3 tips for editing

Summer has almost arrived. One night of frost, but everything appears to have survived, including my tiny basil plants.

It’s 2 weeks until Barbary Kyle’s First 30 Pages workshop and I’ve sent off my partial and received those of the other participants. This week, I hope to review all 9 and leave next week for any second thoughts.

I submit short stories to contests, like the one hosted by Red Tuque Books. Occasionally a critique is offered with the fee, and if I can afford it I request one. It’s a great way to receive feedback from successful authors about my work. How to win is another question.

Dianna Thurban, in a guest post on Daily Writing Tips, details 20 ideas for winning contests. I quibble with #18. She advises choosing to send in paper if the contest gives a choice. I’ve read others who say that those that are sent on paper receive more favourable consideration than those that are sent via e-mail.

I think that is outdated advice. Most sites now are using Submittable or specifically request electronic submission. Paper requires the judge to receive, review and then shred or otherwise dispose of hundreds of pages. The environmental stress of all that paper and ink needs to be taken into account as well.

The Write Life published an editing tips checklist some time ago, that’s handy to have on your desk—yes, in paper—as you start the editing process. I use Autocrit, which identifies most of these problems, but I prefer to check as I go and use the programme nearer to the end of the process.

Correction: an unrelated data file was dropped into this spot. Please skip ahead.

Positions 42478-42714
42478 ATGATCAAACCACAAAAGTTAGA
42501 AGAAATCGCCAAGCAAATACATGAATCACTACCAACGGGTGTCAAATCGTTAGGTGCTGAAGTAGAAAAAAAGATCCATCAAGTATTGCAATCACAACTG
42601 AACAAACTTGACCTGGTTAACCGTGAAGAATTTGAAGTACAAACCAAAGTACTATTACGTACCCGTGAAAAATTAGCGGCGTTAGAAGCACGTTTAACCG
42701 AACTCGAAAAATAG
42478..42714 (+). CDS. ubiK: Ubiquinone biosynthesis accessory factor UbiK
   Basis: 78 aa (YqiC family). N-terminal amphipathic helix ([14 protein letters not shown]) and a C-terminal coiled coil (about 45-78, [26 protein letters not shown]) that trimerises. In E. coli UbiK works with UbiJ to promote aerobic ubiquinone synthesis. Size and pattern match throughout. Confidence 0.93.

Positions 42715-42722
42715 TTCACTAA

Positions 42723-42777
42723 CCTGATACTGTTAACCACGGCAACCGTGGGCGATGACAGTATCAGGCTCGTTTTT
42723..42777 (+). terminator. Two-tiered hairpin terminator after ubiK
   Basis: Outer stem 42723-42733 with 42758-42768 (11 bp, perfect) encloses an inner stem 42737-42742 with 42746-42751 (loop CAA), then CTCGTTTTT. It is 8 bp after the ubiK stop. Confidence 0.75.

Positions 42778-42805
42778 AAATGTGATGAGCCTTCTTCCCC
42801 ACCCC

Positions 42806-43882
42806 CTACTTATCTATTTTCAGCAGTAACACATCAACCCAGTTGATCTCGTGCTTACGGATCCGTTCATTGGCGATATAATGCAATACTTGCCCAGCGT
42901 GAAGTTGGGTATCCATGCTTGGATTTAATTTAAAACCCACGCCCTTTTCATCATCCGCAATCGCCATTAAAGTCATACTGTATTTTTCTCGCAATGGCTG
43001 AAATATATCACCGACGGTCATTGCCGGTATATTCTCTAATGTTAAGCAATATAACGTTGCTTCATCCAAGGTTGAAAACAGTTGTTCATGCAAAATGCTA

Another list appears on the Merriam-Webster site. Proofreaders’ marks were a mystery to me until I found this handy document.

Yesterday was our 45th wedding anniversary. The weather was much the same in Kingston that Saturday, a little cool, windy with gusts off the lake, but the tulips were blooming. We were twenty-four years old, a lifetime ago.

That’s about it for this Sunday in May.

Three Sites to Improve your Writing

8:42 on Sunday morning. A big flock of robins came back yesterday, to feast on the fermenting tiny crabapples on the trees out front. And red-winged blackbirds. Now, they are reliable. Spring must be coming, even though it’s still -8C with the windchill this morning.

Sarah Selecky is a writer and teacher of writing. At the link, among other resources, you can sign up for daily writing prompts. As it happens, I like writing prompts and had some of my first success at Wynter Blue Publishing. They ran a monthly contest—24 hours to write a short story including three provided words.

Sarah asks that you write longhand for 10 minutes, daily, in a notebook, in response to a prompt which may be a word or a writing style or a pov. When I signed up, I wasn’t sure about spending those 10 minutes on a creative exercise. However, it turns out it’s not only a good way to jump-start a writing day, but fun. The prompts drag up long-buried memories and ideas. Today’s reminded me of the head nurse of the ICU in one of my training hospitals, more than forty years ago and her vendetta against orange peel in her wastebasket.

I was scrolling through my saved articles again today and came across one titled 5 Key questions to Ask as You Write your Novel. The author was C.S. Lakin, another writer and teacher. Good advice, worth posting on a sticky at your desk.

Ten Literary Devices and where to Find Them in Science Fiction, a post by Annalee Newitz on iO9 makes the devices clear by referencing popular movies and television. I especially liked onomatopoeia, demonstrated by the entire Klingon language, from Star Trek.

That’s about it for today. I’m about a third of the way through a revision of my work in progress and must get back to it.